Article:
This specimen on show was, by far, not the largest model available, with Metso saying it can meet most flow and head requirements for the intended applications.

Last year, the company introduced a new pump test rig at its Sala facility, in Sweden, equipped with a 2 MW motor that could accommodate the company’s largest mill discharge pump – the MDM650 and larger. Some of the pumps tested on this new rig have already been dispatched to a mining customer in South America.

Sedgwick said the company had also sold many pumps to miners in several countries in recent years – for base metal and other operations – and was continuing to register good demand from mining companies around the world focused on gold, iron ore and copper.

He said Metso had also recently made a delivery to a company in the CIS where the pump was being used in conjunction with high pressure grinding rollers in a hard-rock comminution circuit.

Metso doesn’t just supply the pumps that go into these heavy-duty applications, though. It has also helped integrate the equipment into the operations they were built for by supplying rubber pipes, valves and other solutions to ensure they operate to their full ability.

A case in point is Boliden’s Aitik mine, just south of Gällivare in the north-central part of Sweden, where an expansion project to take the operation from 36 Mt/y of throughput to 45 Mt/y has been going on for the past few years.

This 25% increase in production – that came with a subsequent rise in the output of copper concentrate – required every part of the Aitik plant to be optimised, Metso said.

Initial investigation showed if concentrate volumes were to step up with this expansion, the mine would run into capacity limitations with the existing tailings from the plant.

The miner needed a proven solution fast in order to achieve its production goals. It also required one that could cope with environments where temperatures could vary from -40°C to 30°C.

This is where Metso suggested a solution consisting of heavy-duty slurry pumps and rubber-lined steel pipes designed for rugged applications.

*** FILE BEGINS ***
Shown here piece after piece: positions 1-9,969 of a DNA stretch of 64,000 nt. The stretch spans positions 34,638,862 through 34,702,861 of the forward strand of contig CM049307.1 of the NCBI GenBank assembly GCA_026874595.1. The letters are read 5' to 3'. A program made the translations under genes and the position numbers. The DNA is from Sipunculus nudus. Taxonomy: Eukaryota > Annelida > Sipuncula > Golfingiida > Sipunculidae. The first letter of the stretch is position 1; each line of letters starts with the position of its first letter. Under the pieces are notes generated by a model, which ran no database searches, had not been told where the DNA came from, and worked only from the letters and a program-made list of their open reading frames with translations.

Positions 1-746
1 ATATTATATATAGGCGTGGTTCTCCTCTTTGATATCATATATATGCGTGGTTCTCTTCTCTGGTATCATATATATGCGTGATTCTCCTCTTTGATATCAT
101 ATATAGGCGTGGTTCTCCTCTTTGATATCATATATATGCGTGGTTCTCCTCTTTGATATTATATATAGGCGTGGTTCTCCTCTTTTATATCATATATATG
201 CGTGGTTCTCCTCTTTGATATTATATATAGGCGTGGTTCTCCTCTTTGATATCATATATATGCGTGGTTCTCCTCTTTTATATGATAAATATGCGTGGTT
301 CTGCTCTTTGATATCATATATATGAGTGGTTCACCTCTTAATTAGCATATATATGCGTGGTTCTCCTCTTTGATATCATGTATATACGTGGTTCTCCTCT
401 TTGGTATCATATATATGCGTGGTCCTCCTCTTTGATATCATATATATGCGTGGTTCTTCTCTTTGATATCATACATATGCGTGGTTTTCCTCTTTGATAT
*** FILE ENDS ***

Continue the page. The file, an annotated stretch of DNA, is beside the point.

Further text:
The company supplied 16 km of natural rubber-lined pipes, ranging in size from DN200 to DN600, with rubber compensators and branch pipes, and the heavy-duty pumps. The pipes offer five times longer wear life compared with a typical polyethylene pipe, according to the company, and were supplied alongside rubber hoses, and rubber bends equipped with thick long-wear rubber and an “ultra-smooth surface” for low flow resistance to increase the tailing capacity.

Aitik gets connected to LTE network as Boliden looks at 5G future

Boliden has, for the past few years, been testing out 4G and 5G networks at its mines in the Nordic region and recently went live with 4G (LTE) network services at its Aitik open-pit copper mine in Sweden, Fredrik Kauma, Project Manager, told attendees at the recent Mines and Technology conference in London.

The company, one of the mining sector’s leaders when it comes to employing innovative technology, installed its first underground Wi-Fi network in 2013 and has since come a long way on this connectivity journey.

Today, all of Boliden’s mines have complete Wi-Fi coverage, with the network consisting of some 3,000 installed access points and additional hardware, Kauma said. The company uses this for voice communication and positioning, but also other services such as remote control, machine-to-machine interactions and general data or information access.

In 2016, the company installed a small 4G network in one of its underground mines. Now, multiple upgrades later, the network includes the latest 4G features, in addition to elements considered “borderline” 5G, Kauma said. He credited a close co-operation with Ericsson and its research organisation for this installation as well as the Swedish mobile network operator Telia.

The 4G/5G network covers about 1.8 km of tunnels plus 10,000 m² of other areas (production/workshop/offices/canteen) with relatively few pieces of radio equipment, according to Kauma.

Coverage of a similar area with Wi-Fi would require about three times as many access points, he pointed out.

Kauma said: “We use our 4G/5G network to: